CA seeks drought relief from mountains to desert

by James Poulos | January 19, 2016 7:58 am

DroughtThis season’s heavy El Niño rains haven’t brought clarity to California’s competing drought plans, which now range from increasing water collection infrastructure to siphoning ancient reserves locked beneath the Mojave desert.

Stepping up water collection has emerged as a priority in Southern California, drawing much of its water from outside sources, including Northern California and the Colorado River, as the Washington Post observed. “The State Water Resources Control Board plans to allocate $200 million for such projects,” the paper noted[1]. “And Los Angeles plans to capture 20 billion more gallons than the 10 billion it collects during normal years.”

“In Los Angeles, the city gutted a 16-foot-wide concrete street median and replaced it with vegetation that captures rain over 111 acres. The $3.4 million project is designed to collect enough water to fill more than 27 Olympic-size swimming pools a year.”

More than one drought

But the larger picture regarding El Niño has become much more complex. California’s vast size, varying climates and competing consumption needs have conspired with the imprecise definition of drought to leave many communities unsure of how much more rain they’ll need to turn the corner.

“Ask water managers in different parts of California when they expect they might shake free of the worst drought in a generation — and whether a wet El Niño winter could be their savior — and you’re likely to get a lot of answers,” according[2] to the San Francisco Chronicle. “Those answers depend on where people live and what source of precious water they’re tapping.” Analysts told the Chronicle much will hinge on the remaining two to three months of the state’s rainy season, which could keep snowpack levels high enough for many areas to begin banking on lasting relief.

A stark turnaround recently witnessed at Folsom Lake, fed by river water swelled by the snows, has fueled those hopes. Folsom, the state’s ninth-largest reservoir and the Sacramento area’s primary source of drinking water, had shriveled down “to a mere 135,561 acre feet” early this December, as the Chronicle noted[3] in a separate report. Then came El Niño. “With the recent rains, Folsom’s water level has risen 28.5 feet and the reservoir is now holding 246,497 acre feet of water,” the paper added.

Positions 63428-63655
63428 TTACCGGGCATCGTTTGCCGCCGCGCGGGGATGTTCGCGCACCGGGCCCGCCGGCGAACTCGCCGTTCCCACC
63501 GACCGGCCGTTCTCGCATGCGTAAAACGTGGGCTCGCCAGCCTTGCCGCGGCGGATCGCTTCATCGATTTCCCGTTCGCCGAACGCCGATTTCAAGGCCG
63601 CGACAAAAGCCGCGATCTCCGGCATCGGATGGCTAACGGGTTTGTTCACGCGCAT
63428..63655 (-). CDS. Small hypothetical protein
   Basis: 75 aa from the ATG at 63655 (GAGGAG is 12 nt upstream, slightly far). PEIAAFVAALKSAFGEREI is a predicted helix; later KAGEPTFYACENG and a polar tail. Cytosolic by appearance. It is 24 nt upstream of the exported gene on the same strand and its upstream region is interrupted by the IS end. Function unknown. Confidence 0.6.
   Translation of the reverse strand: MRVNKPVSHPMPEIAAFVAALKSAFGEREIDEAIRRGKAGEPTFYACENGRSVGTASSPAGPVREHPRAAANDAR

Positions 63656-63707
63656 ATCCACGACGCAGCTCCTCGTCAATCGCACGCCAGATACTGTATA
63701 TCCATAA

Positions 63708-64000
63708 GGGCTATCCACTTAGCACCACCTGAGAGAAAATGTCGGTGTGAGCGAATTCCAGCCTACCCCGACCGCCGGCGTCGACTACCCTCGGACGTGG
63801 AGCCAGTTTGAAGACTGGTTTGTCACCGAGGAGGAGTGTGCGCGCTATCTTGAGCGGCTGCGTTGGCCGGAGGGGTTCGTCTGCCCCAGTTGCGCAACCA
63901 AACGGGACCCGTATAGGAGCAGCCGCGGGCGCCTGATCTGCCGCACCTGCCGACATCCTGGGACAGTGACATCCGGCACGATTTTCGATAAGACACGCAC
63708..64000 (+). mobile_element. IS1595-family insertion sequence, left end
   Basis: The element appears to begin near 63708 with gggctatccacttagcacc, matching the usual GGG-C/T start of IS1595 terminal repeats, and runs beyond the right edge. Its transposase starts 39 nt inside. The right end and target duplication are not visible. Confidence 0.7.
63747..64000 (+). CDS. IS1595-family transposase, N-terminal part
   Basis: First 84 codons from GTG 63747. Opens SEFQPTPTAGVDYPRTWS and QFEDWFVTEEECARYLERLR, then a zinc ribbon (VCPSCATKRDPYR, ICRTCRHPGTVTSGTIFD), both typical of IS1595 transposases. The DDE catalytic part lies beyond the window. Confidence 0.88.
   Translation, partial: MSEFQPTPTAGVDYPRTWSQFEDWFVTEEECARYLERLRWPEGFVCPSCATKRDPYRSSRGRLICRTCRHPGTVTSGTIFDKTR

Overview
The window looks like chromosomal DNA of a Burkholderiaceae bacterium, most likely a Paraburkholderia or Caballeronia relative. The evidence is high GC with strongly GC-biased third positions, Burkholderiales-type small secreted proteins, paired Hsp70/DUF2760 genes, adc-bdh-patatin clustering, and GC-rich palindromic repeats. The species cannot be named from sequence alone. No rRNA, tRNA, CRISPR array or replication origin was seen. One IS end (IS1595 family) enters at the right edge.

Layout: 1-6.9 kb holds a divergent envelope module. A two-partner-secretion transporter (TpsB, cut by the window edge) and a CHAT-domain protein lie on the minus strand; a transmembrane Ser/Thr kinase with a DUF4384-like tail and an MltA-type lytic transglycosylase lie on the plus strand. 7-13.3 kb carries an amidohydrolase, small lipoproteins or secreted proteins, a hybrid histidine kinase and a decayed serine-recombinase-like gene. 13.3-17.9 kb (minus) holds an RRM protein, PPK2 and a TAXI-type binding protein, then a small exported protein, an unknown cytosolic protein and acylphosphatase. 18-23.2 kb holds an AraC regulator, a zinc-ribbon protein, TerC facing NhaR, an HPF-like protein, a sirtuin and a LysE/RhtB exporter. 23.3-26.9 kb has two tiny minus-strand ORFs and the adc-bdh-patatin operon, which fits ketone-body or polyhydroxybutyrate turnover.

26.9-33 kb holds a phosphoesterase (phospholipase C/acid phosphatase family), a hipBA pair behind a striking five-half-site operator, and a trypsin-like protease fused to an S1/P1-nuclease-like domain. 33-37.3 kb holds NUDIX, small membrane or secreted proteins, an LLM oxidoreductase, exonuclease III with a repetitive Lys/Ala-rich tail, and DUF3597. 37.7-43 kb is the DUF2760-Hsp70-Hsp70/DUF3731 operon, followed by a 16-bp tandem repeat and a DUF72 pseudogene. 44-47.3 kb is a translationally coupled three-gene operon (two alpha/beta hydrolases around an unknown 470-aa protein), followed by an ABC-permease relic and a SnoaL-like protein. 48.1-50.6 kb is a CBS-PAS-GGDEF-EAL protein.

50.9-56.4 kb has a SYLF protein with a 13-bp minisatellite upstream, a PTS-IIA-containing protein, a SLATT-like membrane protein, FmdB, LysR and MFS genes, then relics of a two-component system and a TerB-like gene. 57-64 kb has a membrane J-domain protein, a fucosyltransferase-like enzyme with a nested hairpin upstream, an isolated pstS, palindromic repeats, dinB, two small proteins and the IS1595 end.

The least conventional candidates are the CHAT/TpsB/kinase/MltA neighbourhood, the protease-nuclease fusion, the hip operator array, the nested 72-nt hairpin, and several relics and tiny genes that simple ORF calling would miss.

Still, according to the U.S Drought Monitor, the Golden State has remained parched. “In California, moderate drought covers 97 percent of the state, with 87 percent in severe, 69 percent in extreme and nearly 45 percent in exceptional drought,” Capital Public Radio reported[4]. Because of the cutoff date for the data it used to tally those numbers, however, that harsh analysis “does not include the recent storms that have brought rain and snow to the state.”

Tapping the desert

Experts have long acknowledged the limits of rainwater in resolving California’s drought challenges. But one ambitious workaround — tapping into groundwater locked below the Mojave Desert — has finally picked up steam. Two years ago, the Cadiz company, led by Scott Slater, sought to “tap an aquifer beneath 34,000 acres of the eastern Mojave and sell the water to suburbs and subdivisions in the Los Angeles Basin,” as Bloomberg Business then reported[5]. “Several politicians, ranchers and environmentalists call Cadiz’s proposal ludicrous,” the site noted. But Slater, it went on, had already obtained “the necessary permit to pump from San Bernardino County, where the aquifer is located. He also has six utilities in the Los Angeles area eager to buy the desert water.”

Cadiz hit a major roadblock when the Bureau of Land Management finally weighed in on its schemes last October. “In a long-awaited decision, the U.S. Bureau of Land Management says Cadiz cannot use an existing railroad right-of-way for a new water pipeline that would carry supplies from the project’s proposed well field to the Colorado River Aqueduct,” as the Times reported[6]. “By using the railroad right-of-way, Cadiz had hoped to escape federal environmental review of the 43-mile pipeline, one of the project’s most expensive components.”

But Slater’s support in and around the Southland has not ebbed, and he has redoubled his efforts this year. “Cadiz will have to seek federal approval for the pipeline, which will trigger a long and expensive environmental impact review,” according to the Guardian. “If we can’t get them to follow the law, we’ll do what we need to do, pursue administrative and judicial remedies,” he told the paper.

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